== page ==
“I try to use the pressure and expectation to promote this low-key sport within the island and encourage others to join in and have a go,” she told IG.

Pollard, who began training at age 5, was born Dec. 2, 1998, in Whangarei, New Zealand. “My parents were sailing around the world and I was born half way around,” she said. “I spent the first two years of my life living on the yacht and sailing back to Jersey.” The family now resides in St. John, Jersey.

Pollard’s identical-twin sister, Olivia, is a former gymnast who is training to qualify in swimming for the 2015 Youth Commonwealth Games.

Although Pollard’s international credentials are limited, she has represented Jersey in competitions outside the U.K. She placed 11th all-around at the 2011 Island Games in Sicily; and fourth all-around, third on balance beam, fourth on uneven bars and fourth (tie) on floor exercise at the 2013 Island Games in Bermuda.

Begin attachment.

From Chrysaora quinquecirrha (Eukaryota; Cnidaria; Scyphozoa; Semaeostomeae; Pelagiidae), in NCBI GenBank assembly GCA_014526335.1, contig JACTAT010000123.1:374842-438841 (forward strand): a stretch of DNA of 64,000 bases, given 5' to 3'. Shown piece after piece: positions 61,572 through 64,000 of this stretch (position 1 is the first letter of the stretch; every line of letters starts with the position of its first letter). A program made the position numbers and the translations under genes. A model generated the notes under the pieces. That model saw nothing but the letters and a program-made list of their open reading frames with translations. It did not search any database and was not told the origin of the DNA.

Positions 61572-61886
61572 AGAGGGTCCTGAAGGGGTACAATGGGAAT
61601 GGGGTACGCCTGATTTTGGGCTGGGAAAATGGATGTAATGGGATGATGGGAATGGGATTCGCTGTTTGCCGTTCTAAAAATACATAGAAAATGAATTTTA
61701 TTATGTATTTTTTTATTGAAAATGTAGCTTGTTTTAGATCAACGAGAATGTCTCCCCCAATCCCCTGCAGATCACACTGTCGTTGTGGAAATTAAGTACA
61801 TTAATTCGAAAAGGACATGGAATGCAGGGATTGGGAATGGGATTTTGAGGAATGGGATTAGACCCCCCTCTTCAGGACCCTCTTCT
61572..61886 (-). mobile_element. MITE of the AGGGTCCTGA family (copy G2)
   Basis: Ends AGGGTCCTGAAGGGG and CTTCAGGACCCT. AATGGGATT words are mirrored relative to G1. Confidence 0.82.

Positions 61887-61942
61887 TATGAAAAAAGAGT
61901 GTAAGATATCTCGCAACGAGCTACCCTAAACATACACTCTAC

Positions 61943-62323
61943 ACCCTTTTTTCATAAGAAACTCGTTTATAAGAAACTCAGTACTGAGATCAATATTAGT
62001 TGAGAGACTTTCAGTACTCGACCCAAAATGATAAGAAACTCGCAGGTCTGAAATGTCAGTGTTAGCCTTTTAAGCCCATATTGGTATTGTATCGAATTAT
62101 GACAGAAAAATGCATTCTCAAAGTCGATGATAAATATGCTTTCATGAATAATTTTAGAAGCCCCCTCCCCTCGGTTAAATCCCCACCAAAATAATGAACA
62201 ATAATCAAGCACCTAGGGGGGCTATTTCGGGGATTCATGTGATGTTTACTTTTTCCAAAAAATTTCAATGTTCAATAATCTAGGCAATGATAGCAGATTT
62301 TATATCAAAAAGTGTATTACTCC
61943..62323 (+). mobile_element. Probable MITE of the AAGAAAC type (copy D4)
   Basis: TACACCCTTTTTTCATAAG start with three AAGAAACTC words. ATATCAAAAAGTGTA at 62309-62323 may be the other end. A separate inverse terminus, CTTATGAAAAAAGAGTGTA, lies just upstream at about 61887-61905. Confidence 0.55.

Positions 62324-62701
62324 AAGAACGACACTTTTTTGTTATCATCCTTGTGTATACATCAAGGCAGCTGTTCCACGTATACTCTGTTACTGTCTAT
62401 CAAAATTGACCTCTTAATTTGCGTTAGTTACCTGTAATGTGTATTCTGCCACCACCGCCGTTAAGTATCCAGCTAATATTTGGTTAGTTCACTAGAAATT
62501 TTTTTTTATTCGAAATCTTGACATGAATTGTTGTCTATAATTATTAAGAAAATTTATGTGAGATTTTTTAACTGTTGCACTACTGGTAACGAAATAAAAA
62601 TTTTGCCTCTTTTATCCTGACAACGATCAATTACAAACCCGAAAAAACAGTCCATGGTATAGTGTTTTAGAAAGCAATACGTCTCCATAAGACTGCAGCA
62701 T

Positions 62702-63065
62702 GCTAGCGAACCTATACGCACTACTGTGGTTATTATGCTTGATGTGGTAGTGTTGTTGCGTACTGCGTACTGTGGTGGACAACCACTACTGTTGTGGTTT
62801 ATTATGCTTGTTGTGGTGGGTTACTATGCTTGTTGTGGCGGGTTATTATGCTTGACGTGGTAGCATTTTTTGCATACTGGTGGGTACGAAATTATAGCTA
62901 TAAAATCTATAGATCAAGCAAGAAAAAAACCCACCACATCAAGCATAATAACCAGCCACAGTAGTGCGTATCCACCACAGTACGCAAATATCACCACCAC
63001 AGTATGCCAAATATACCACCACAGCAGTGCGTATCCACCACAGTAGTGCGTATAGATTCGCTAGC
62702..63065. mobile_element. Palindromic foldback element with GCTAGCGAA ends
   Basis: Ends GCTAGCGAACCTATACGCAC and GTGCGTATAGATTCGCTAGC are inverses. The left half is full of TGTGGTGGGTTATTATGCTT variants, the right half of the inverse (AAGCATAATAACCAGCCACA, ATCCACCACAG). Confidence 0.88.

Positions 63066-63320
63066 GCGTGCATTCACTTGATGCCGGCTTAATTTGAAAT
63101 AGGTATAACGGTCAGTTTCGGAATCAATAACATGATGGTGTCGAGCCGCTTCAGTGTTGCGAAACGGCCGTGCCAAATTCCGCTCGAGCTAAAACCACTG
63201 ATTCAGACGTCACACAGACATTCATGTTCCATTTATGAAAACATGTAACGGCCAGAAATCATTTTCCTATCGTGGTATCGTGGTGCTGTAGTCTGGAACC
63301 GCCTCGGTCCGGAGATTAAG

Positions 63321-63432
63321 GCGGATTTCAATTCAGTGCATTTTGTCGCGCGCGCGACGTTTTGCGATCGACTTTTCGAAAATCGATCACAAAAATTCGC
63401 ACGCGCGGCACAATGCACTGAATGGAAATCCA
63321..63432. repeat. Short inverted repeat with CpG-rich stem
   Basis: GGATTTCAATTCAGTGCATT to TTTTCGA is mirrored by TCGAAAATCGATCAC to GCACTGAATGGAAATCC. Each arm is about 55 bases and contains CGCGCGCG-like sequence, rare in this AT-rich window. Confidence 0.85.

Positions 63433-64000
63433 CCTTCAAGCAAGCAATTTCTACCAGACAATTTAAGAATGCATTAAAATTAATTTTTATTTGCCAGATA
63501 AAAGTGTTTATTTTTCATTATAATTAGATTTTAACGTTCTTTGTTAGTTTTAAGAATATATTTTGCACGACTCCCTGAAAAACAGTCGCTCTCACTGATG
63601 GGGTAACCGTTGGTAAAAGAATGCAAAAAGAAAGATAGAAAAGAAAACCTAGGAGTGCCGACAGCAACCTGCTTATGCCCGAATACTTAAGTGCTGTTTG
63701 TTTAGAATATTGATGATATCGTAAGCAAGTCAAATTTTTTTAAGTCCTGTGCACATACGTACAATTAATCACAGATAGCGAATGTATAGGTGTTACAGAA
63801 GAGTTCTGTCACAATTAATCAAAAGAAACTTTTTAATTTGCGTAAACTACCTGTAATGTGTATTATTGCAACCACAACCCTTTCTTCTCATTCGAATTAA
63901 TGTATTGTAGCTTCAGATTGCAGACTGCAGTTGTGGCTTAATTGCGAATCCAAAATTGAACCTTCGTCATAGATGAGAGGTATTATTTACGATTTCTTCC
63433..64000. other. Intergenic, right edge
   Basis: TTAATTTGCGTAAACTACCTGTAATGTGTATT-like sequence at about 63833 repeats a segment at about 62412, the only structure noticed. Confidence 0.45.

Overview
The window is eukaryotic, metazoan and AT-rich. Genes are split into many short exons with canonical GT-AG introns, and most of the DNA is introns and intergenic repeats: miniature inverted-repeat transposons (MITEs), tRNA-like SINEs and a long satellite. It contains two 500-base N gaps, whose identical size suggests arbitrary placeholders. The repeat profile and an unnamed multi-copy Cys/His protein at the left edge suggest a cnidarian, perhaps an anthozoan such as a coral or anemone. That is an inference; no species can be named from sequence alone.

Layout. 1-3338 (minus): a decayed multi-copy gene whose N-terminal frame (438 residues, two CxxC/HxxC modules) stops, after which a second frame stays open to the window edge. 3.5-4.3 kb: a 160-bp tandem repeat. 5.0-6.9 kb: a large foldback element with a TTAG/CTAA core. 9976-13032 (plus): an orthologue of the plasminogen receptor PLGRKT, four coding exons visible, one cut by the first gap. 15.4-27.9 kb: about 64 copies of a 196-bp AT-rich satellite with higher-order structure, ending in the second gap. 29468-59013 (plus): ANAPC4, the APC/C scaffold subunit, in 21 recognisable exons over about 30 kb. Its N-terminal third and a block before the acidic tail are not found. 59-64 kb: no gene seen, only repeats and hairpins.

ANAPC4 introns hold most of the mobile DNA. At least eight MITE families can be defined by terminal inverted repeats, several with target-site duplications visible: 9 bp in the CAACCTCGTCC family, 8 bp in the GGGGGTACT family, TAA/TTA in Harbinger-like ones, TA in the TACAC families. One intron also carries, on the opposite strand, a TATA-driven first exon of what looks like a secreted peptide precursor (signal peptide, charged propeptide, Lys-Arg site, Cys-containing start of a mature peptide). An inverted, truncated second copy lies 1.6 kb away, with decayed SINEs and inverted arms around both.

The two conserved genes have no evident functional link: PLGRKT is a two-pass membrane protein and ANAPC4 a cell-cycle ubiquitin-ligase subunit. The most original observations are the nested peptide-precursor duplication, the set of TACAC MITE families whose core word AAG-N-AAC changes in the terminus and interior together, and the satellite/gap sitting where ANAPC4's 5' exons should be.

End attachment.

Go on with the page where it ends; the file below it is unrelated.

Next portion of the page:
In this IG Online interview, Pollard describes her physical and mental preparation she is making for the Commonwealth Games, as well as other key aspects of her gymnastics journey.

IG: How are you managing your personal expectations for the Games, along with the expectations that Jersey sports in general have placed on you?

CP: Managing expectations is easy because my personal expectations of myself are often higher than anyone's, even my coach's. I personally don't feel that there is any added pressure of being Jersey's first gymnast but do realize that others may see the expectation of being the first gymnast as daunting. I try to use this pressure and expectation to promote this low-key sport within the island and encourage other to join in and have a go. There are some fantastic younger gymnasts at our club, and I hope this encourages them to keep aiming high.